Dannon Announces Deal To Sponsor NFL UCF Could Borrow $8M For Athletic Projects WME-IMG Hires Chris Liddell As CFO Citi Field Featured In “Sharknado 2” New Era Is Ryder Cup Team's Official Cap Judge Rules Against Former NFLers WME-IMG Hires Chris Liddell As New CFO NCAA Concussion Settlement Faces Scrutiny Minding My Business With Brandon Igdalsky
SBD/15/Sports MediaPrint All
"While Wall Street and industry observers continued to speculate about Ted Turner's pursuit of NBC, a key player appeared to throw cold water on the prospects of such a deal," according to Charles Haddad in this morning's ATLANTA CONSTITUTION. Time Warner Chair Gerald Levin said "he has seen no proposal for merging NBC with Turner Broadcasting." Time Warner is a 20% stockholder in TBS. Meanwhile, Turner Sports' hiring of Mike Pearl, coordinating producer of CBS' last two Olympic broadcasts, "fueled more speculation that Turner, who has been shut out of the 1996 Games in his hometown, is still pursuing [NBC]. Buying NBC would solve two problems for Turner: Getting a national network and becoming involved in the Games of Atlanta" (ATLANTA CONSTITUTION, 12/15). The board of GE, parent company of NBC, is expected tomorrow to consider Turner's bid to buy a 65% stake in NBC. One unnamed analyst: "There is still a willing seller and a willing buyer, so you have to say a deal is possible. But enormous hurdles need to be crossed first" (John Durie, N.Y. POST, 12/15).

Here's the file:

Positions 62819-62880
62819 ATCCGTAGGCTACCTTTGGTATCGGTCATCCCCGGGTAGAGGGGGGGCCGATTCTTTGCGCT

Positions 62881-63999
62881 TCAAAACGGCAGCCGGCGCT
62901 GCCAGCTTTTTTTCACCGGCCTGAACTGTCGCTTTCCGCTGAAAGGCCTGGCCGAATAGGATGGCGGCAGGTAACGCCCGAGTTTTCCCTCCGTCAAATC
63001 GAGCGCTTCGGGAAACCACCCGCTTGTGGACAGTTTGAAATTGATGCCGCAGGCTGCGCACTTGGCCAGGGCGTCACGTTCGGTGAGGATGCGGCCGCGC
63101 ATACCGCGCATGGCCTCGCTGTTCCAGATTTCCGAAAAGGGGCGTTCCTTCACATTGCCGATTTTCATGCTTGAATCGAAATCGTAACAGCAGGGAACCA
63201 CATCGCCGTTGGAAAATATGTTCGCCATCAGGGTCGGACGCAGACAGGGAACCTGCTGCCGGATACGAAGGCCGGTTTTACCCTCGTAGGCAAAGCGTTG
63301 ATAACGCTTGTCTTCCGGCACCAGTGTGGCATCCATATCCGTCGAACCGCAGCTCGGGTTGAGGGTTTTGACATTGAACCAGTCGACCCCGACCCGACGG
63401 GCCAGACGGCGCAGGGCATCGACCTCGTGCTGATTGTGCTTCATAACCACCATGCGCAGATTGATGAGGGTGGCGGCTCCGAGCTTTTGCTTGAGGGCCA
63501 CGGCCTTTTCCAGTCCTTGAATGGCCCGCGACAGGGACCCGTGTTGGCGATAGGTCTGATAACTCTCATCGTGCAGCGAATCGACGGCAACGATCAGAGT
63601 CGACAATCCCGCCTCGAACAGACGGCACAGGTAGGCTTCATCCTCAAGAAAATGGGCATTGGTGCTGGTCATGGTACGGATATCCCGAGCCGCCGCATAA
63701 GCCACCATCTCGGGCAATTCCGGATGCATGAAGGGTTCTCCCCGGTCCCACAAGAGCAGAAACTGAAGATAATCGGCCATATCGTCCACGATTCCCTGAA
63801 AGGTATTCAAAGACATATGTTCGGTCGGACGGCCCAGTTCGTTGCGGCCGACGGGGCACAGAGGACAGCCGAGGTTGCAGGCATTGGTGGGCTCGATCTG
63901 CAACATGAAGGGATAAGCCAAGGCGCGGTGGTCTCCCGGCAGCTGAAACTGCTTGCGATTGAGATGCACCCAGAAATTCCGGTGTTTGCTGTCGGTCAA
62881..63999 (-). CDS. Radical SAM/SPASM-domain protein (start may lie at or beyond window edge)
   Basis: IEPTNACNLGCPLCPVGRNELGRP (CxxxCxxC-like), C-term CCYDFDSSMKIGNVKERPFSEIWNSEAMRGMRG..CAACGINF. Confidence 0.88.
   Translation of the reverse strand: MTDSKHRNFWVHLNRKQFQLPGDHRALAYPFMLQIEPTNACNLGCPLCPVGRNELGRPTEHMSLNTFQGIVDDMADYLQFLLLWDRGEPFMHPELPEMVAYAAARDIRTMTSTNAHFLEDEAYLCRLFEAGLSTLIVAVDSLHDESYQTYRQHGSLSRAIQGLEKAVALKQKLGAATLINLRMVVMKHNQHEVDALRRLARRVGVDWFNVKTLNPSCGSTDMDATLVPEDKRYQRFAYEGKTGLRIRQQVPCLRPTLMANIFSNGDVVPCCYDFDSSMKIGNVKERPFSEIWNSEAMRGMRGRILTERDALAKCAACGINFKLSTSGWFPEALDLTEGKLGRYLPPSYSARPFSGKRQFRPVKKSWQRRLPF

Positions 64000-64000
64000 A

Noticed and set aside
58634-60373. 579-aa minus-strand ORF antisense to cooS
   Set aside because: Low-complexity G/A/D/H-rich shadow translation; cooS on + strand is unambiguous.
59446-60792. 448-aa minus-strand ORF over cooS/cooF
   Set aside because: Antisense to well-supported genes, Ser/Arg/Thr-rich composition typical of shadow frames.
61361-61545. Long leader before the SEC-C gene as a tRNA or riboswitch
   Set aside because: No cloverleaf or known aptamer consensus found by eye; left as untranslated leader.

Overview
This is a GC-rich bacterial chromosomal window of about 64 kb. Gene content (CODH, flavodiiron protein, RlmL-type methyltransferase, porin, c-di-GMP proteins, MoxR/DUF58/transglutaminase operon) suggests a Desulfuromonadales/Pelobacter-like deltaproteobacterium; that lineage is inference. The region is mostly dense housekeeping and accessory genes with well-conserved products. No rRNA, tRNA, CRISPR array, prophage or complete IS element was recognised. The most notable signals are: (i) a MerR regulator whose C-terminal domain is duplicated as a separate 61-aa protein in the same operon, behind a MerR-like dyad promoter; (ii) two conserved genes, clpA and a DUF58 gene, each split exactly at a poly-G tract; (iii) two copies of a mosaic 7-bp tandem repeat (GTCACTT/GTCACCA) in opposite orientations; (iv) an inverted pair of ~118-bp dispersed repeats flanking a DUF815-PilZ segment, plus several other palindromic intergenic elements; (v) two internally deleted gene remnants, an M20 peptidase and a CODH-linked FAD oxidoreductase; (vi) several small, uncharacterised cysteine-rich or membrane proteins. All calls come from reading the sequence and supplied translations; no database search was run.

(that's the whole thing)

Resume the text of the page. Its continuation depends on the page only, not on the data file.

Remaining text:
Time Warner Chair Gerald Levin introduced the company's experimental "Full Service Network" -- an interactive cable system on trial in Orlando. The project is the "most grandiose" of the interactive TV trials getting underway across the country, writes Jube Shiver in today's L.A. TIMES. The tests "are aimed at determining what kind of technology is best for delivering interactive services, and what kinds of services consumers are interested in." Levin: "The debut of the full-service network is a turning point for the communications industry. With digital interactivity, consumers are in total control of the programming they bring into their homes" (L.A. TIMES, 12/15). Levin stressed that revenue from movie rentals and advertising will be key to paying for the system (WALL STREET JOURNAL, 12/15). MORE INTERACTIVE NEWS: The MD racing commission gave approval to Laurel and Pimlico race tracks to test the nation's first in-home betting system, with a one-month trial to begin January 15 (WASHINGTON POST, 12/15).